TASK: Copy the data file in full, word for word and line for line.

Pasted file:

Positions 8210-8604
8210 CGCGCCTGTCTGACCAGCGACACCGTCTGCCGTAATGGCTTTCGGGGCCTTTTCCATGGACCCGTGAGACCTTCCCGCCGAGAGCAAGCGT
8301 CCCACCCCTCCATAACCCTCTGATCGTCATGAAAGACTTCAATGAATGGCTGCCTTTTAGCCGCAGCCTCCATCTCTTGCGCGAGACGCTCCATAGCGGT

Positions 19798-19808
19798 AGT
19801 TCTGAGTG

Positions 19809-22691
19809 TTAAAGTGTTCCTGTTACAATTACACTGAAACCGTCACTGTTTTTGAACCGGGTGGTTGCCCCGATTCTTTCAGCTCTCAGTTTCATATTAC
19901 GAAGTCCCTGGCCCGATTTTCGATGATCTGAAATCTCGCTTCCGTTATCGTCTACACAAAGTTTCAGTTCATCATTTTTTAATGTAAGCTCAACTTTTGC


Positions 8210-8604
8210 CGCGCCTGTCTGACCAGCGACACCGTCTGCCGTAATGGCTTTCGGGGCCTTTTCCATGGACCCGTGAGACCTTCCCGCCGAGAGCAAGCGT
8301 CCCACCCCTCCATAACCCTCTGATCGTCATGAAAGACTTCAATGAATGGCTGCCTTTTAGCCGCAGCCTCCATCTCTTGCGCGAGACGCTCCATAGCGGT

Positions 19798-19808
19798 AGT
19801 TCTGAGTG

Positions 19809-22691
19809 TTAAAGTGTTCCTGTTACAATTACACTGAAACCGTCACTGTTTTTGAACCGGGTGGTTGCCCCGATTCTTTCAGCTCTCAGTTTCATATTAC
19901 GAAGTCCCTGGCCCGATTTTCGATGATCTGAAATCTCGCTTCCGTTATCGTCTACACAAAGTTTCAGTTCATCATTTTTTAATGTAAGCTCAACTTTTGC